At approximately 11:55 p.m., a second explosion occurred in the D-3 gob. The forces of the explosion threw Medley to Shield 6, where he ended up on his hands and knees in a pool of water and burning hydrocarbons. Nielsen, who was located on the shield line outby Medley, was thrown to Shield 4 and was asphyxiated as a consequence of carbon monoxide poisoning. The forces of the explosion threw Burton outby in the No. 1 entry and he ended up by the stageloader near Crosscut 49. McKinnon was thrown into Crosscut 49 facing the outby rib. He lost his cap lamp. Burton and McKinnon felt intense heat and each received burns and other injuries. Burton lost consciousness. McKinnon attempted to don his own personal SCSR. However, he dropped it and was unable to find it. Whitten was knocked down and thrown back into Crosscut 49 against the outby rib. He lost his hard hat, but not his cap lamp. Whitten made his way to the No. 2 entry where he saw Berdan.
Berdan was in No. 2 entry near Crosscut 49. Tyson Hales was nearby. Gonzales, Stansfield, and Ellner were located in the No. 2 entry close to Crosscut 48. Gonzales heard the explosion, felt slight forces and observed dust and debris coming out of Crosscut 49 into the No. 2 entry. Marvidikis, in the belt entry near Crosscut 25, felt a small rush of air and believed that it was another cave. He continued the preshift examination in the No. 1 entry, traveling inby.
Gonzales and Stansfield signaled the miners near Crosscut 49 to evacuate. Ellner was at the driver's door of the mantrip and was entering the vehicle. Gonzales opened the back door on the driver's side while Stansfield was preparing to enter the passenger side.
At approximately 11:56 p.m., a third explosion occurred in the gob. The forces of the third explosion likely resulted in Stansfield being fatally injured. Tyson Hales was seriously burned and received a massive head injury. Ellner was injured when he was thrown into the dashboard of the mantrip and felt intense heat. Both Whitten and Gonzales were thrown past the mantrip by the force of the explosion. Berdan was apparently knocked unconscious. Gonzales, Whitten and Berdan received burns and abrasions from the explosion. McKinnon, in Crosscut 49, experienced difficulty breathing and passed out. Medley, on the face near Shield 6, felt debris pelting him. Burton was located in the No. 1 entry near the stageloader, still unconscious. Marvidikis, near Crosscut 24, was knocked down and rolled outby in the No. 1 entry about 10 to 15 feet, losing his hard hat. He traveled through a mandoor where he found a pager and called outside. LaCotta advised him that there was a fire on the face and that everyone was to evacuate. Jas Mills was between Crosscuts 15 and 20 when the explosion force blew his hard hat off. He observed that the air became dusty and seemed to reverse. He donned his respirator and waited until he felt the air begin to flow inby.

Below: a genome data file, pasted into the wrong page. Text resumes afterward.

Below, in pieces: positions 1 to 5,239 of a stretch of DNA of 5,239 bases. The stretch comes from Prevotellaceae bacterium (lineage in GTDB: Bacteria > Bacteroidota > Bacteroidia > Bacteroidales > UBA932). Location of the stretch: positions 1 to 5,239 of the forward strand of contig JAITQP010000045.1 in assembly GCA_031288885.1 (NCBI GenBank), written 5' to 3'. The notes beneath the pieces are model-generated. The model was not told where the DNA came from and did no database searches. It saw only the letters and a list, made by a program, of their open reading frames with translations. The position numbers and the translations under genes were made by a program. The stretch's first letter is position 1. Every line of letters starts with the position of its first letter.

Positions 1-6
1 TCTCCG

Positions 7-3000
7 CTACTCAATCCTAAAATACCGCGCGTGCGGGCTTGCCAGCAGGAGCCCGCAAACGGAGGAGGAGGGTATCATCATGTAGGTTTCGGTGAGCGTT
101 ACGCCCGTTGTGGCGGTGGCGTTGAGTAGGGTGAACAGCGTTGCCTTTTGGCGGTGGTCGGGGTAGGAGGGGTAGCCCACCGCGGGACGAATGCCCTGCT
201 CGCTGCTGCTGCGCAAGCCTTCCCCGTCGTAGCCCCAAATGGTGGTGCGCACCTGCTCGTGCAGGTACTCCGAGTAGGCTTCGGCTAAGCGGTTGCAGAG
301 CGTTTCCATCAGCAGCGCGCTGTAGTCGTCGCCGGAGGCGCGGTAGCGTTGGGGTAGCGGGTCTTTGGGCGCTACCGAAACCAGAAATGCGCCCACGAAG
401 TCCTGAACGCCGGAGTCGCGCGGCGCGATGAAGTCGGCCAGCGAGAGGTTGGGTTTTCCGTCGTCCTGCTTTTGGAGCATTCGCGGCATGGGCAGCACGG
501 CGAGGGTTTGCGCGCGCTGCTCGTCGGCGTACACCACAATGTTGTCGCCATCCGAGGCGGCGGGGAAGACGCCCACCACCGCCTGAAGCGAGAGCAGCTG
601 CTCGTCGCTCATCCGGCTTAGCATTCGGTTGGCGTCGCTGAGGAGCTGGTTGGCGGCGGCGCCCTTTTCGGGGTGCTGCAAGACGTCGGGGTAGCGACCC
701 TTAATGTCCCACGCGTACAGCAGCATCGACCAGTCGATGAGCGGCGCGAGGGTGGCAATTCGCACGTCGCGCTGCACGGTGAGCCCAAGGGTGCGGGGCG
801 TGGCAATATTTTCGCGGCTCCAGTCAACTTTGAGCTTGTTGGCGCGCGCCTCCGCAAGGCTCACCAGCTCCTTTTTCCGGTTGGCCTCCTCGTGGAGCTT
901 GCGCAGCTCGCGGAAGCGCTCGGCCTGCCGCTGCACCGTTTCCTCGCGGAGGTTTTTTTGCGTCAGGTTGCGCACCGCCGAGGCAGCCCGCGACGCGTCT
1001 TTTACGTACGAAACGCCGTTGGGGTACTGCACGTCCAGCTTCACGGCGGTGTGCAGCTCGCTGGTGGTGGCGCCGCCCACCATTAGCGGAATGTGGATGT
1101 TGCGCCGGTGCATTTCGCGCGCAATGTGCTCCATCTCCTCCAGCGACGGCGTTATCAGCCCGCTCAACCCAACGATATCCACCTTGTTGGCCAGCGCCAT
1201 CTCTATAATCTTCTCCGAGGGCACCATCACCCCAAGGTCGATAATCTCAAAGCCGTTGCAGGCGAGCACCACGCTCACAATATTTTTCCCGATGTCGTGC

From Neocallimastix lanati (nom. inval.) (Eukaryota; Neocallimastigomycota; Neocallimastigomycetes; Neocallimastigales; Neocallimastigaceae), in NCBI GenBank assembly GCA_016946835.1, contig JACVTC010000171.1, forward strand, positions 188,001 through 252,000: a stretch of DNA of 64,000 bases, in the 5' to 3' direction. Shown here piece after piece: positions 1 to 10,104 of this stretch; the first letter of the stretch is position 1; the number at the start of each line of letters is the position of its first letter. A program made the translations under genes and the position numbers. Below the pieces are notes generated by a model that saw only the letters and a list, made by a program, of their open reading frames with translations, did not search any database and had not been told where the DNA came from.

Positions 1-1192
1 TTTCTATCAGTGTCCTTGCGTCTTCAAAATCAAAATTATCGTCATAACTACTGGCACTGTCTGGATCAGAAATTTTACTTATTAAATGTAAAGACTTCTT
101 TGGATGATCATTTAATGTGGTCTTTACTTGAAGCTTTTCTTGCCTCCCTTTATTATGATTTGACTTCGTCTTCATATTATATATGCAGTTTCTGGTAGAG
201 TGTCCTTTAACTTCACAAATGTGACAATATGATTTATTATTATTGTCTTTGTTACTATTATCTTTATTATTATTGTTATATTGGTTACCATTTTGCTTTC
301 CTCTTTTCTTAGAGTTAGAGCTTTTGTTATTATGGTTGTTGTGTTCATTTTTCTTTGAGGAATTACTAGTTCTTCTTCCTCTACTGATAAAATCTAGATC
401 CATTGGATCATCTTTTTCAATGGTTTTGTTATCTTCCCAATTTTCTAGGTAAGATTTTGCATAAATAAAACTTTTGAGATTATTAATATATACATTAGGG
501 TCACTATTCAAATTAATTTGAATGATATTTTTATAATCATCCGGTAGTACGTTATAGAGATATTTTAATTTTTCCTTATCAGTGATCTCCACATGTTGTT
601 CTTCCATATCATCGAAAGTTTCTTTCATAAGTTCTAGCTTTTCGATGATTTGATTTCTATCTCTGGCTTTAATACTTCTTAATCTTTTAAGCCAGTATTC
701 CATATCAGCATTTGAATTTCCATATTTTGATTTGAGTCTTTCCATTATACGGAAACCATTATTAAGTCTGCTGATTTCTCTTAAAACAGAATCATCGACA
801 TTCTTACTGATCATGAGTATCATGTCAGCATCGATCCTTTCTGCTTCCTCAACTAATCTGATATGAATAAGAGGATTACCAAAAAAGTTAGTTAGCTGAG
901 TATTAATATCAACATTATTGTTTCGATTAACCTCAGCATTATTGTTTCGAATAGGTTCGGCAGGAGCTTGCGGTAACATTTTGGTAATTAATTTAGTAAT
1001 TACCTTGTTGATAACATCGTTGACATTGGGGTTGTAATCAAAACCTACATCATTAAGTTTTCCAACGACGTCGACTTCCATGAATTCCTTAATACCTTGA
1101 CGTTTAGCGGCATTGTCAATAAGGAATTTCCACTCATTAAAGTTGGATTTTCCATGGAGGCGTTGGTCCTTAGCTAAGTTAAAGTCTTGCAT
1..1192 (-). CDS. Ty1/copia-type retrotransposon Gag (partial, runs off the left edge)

Ellner exited the mantrip and traveled outby a few crosscuts on foot until he came upon Burton's truck. Because Burton's truck was facing inby, Ellner backed it outby for several crosscuts until he found a location where he could turn the truck around. He traveled alone toward the mouth of the section. Although Gonzales had problems breathing and seeing, due to the dusty conditions, he struggled to his feet and started walking outby. Gonzales located the six-inch water line in the No. 2 entry and used it as a guide for traveling out of the section. He heard a back-up alarm from a vehicle and followed the sound outby for some distance. Whitten found himself along the rib line. His hard hat, cap lamp, and SCSR were missing. Whitten felt his way until he saw a faint light, which turned out to be the longwall transformer. He continued walking out of the section.
Ellner came upon Marvidikis near Crosscut 25, as Marvidikis was completing his phone call to the surface. Ellner shouted to Marvidikis that there had been an explosion and that he should get in the truck. Ellner continued driving outby with Marvidikis. Ellner collided with the scoop operated by Jas Mills as he attempted to pass. Ellner maneuvered around the scoop and told Jas Mills to get in the truck. Jas Mills decided to move the scoop so others coming out of the D-3 section would have clearance to pass the scoop. Ellner and Marvidikis changed positions in the truck and Marvidikis drove. As they got near the mouth of the section, they passed Willson and another miner, who were transporting fire extinguishers to the section. Ellner and Marvidikis continued to the surface where they arrived at approximately 12:12 a.m.
As Willson traveled inby, he passed Jas Mills and Gonzales. He came upon Whitten at Crosscut 39 and decided to turn around, pick up these three injured miners, and transport them to the surface. As they traveled outby, they met Henry Mills, Boyd Moosman, midnight shift maintenance foreman, and four other miners heading inby. Willson informed Henry Mills of their decision to exit the mine. Henry Mills and the others continued to travel inby. At Crosscut 46 or 47, it became apparent to Henry Mills and Moosman that there had been an explosion. At that moment, Henry Mills received a signal from his personal emergency device (PED), indicating that all miners should evacuate. They drove out, reaching the surface around 12:45 a.m.